Iris Professional Photography Awards

Iris stars: Amy Fowler

Student

Amy Fowler struck gold twice at the recent NZIPP Iris Awards, with her two award-winning prints landing her the Student category win for the second year in a row. A student at the photography department of Palmerston North’s Universal College of Learning (UCOL), Amy chats to D-Photo about the provocative portrait that helped secure her this year’s title.

 D-Photo: Was this image produced for a UCOL assignment?

Amy Fowler: Yes, it was an assignment for UCOL, I had the upcoming NZIPP Iris Awards in mind when I started to produce the image though. The brief was very loose, we had to produce a set of five images that flowed well together with the aspect of colour in mind. I wanted to step out of my comfort zone for this assignment and push the vibrancy of the colours.

Where did the idea for the concept come from?

The concept was based on Distortion by Proxy Disorder, which is an issue where parents try to live their own lives through their children. This project in particular was based on beauty pageants and how commonly the children participating don’t want to be involved but parents are spending thousands of dollars on their children’s make-up, dresses and sometimes plastic surgery. Quite often this leads to depression, self-esteem issues other emotional disturbances later on in life. I expressed these issues through the series by having the child pale and lifeless to symbolise their suppression of personality, the bald head is to show loss of identity and the make-up, which is specific to this piece in the series, is to show how the child is having to grow up faster than she should.

Who is your model?

Maddie is a beautiful little nine-year-old daughter to a good friend of mine, she has a lot of experience in front of the camera so it was easy to work with someone so open to any concept you could dream up. I explained to her the topic and allowed her to then express her feelings about the subject, with little direction from me we blasted out the images ready for Photoshop.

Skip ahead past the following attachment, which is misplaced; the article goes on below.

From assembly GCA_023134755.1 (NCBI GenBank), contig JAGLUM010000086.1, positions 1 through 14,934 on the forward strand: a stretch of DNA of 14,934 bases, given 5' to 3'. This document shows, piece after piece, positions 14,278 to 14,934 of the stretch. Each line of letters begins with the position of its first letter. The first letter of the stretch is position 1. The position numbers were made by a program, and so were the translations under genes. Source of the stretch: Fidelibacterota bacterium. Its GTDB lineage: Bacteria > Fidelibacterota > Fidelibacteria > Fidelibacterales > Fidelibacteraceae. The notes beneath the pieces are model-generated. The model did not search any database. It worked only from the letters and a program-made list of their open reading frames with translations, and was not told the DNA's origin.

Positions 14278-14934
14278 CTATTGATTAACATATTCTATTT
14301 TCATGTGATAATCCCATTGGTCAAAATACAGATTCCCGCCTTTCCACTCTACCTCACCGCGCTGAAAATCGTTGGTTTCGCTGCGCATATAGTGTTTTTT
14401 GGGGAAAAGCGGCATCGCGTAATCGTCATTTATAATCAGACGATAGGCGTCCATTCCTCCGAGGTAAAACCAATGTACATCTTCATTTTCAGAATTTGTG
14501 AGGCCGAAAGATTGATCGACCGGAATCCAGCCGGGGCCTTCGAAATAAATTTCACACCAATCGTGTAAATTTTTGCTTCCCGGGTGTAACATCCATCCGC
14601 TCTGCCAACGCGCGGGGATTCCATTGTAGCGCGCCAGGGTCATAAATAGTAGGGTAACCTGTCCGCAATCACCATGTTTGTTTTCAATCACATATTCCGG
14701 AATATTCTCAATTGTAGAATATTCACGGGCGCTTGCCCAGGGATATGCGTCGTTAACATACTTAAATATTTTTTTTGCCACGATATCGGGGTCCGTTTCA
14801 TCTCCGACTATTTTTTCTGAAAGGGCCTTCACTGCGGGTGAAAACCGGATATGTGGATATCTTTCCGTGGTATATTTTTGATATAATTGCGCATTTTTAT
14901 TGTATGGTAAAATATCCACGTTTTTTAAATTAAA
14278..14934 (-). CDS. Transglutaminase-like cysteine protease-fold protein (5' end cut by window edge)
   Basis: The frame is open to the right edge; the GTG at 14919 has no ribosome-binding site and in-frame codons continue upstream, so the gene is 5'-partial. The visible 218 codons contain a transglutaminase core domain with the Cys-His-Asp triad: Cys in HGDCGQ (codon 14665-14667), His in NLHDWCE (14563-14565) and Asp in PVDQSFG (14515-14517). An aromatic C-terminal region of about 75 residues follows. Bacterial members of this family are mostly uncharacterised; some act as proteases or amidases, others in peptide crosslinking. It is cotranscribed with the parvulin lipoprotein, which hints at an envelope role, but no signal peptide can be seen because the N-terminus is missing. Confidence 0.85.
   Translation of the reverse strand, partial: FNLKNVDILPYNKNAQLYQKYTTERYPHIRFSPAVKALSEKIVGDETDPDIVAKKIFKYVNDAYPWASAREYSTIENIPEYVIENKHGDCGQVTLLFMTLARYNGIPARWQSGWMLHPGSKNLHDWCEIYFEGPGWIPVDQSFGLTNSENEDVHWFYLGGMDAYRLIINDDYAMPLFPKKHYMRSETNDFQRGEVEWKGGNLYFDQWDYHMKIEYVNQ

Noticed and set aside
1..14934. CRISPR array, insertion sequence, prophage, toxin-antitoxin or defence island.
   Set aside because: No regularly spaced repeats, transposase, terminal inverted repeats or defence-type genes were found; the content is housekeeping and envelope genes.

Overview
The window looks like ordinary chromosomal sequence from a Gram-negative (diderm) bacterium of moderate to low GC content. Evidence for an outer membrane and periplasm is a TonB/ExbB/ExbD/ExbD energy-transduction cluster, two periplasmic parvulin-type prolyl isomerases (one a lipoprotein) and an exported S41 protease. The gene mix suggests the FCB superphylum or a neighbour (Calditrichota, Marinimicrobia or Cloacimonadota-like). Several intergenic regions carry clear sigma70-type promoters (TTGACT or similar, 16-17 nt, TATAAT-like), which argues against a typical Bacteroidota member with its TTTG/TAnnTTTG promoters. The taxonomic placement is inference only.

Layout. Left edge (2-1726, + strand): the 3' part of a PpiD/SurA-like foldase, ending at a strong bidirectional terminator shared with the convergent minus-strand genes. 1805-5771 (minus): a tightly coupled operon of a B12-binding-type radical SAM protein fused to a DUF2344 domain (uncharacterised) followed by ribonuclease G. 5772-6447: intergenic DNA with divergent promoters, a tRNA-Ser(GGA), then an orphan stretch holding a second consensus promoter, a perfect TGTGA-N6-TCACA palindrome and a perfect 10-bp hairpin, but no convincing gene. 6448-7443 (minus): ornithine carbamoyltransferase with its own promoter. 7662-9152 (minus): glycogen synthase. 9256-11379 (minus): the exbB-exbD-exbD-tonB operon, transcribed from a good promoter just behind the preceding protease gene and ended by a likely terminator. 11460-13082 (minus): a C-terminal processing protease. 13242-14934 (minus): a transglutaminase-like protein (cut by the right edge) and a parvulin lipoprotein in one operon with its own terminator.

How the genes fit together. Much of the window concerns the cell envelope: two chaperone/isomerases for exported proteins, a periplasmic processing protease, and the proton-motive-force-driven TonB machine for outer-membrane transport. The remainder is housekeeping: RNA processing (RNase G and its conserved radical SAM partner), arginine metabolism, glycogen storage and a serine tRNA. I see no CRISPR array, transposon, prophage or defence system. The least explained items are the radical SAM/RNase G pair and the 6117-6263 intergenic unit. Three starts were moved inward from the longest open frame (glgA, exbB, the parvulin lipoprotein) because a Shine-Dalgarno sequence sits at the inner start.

Could you outline the gear and set-up you used for the image?

I used a Canon 1Ds Mark III with the 85mm f/1.2L lens, studio lighting supplied by UCOL (Bowens 1000s) and a white backdrop. The simpler the lighting the easier it would be for post- production.

What was your biggest challenge on this shoot?

I didn’t spend long in the studio with this project. The hassle came in post-production, when I had to remove the full head of hair in Photoshop retaining as much skin texture as possible!

What made you pick this image for the Iris Awards?

The image was very personal, I poured hours into the image and I felt it was the strongest image I have produced to date, so I wanted to know how well it would do. I also had a lot of feedback from my peers, lecturers and Kelvin Gilbert, my partner in crime, saying that it would be a good image to enter.

Did you see the judging of the image?

I watched the judging online from home with a great deal of anticipation and nerves, Russell Hamlet said “simplicity is the hardest thing to interpret” and tried to talk it up into Gold Distinction (96 being his final score, thank you!). I was absolutely blown away by how much they loved the image and when you’re in the moment, listening to your image being judged by some of the top photographers in New Zealand it is very scary!

[You can check out the judging of Amy’s image here.]

How did the image go over with your teachers?

I received a good mark for my series, which is always a small reward in itself. They pushed me to enter the image into the NZIPP Iris Awards believing it would do well.